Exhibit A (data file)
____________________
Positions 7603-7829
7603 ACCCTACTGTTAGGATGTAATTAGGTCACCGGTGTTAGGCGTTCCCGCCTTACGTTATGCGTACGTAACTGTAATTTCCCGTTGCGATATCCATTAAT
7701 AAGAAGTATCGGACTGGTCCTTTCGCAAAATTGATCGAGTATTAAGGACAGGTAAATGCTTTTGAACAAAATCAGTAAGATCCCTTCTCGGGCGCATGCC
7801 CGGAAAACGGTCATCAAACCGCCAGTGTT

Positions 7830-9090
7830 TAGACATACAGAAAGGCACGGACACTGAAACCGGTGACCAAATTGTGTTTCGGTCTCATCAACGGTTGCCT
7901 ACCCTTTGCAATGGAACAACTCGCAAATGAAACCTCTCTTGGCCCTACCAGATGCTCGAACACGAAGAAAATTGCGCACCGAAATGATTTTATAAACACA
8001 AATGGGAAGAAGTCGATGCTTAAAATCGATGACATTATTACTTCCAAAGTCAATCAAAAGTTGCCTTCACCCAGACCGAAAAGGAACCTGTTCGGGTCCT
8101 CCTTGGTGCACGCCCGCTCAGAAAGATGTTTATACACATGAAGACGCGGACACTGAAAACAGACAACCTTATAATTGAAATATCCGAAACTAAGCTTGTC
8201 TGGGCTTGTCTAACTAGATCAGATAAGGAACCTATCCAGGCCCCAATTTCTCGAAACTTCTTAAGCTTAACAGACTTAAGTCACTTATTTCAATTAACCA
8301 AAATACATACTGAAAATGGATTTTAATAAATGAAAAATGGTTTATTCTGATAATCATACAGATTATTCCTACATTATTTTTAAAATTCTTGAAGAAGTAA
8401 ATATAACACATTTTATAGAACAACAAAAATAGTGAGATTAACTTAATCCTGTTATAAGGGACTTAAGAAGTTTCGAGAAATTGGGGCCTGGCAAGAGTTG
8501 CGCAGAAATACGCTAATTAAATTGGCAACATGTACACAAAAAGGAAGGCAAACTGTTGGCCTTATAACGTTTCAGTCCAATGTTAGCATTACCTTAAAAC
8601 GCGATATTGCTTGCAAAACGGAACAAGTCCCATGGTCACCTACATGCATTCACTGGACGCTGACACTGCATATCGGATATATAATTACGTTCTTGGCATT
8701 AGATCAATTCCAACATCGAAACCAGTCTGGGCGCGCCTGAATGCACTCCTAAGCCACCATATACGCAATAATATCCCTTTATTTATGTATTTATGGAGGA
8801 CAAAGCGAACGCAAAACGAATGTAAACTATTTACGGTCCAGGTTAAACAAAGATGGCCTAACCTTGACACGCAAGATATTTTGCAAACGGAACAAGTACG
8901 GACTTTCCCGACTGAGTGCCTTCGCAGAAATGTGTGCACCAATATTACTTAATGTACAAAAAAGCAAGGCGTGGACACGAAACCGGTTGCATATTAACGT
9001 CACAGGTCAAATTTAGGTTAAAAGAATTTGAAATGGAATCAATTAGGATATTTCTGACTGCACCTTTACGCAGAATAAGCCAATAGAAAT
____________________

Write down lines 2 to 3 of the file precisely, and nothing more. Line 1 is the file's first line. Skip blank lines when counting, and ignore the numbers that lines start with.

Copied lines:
7603 ACCCTACTGTTAGGATGTAATTAGGTCACCGGTGTTAGGCGTTCCCGCCTTACGTTATGCGTACGTAACTGTAATTTCCCGTTGCGATATCCATTAAT
7701 AAGAAGTATCGGACTGGTCCTTTCGCAAAATTGATCGAGTATTAAGGACAGGTAAATGCTTTTGAACAAAATCAGTAAGATCCCTTCTCGGGCGCATGCC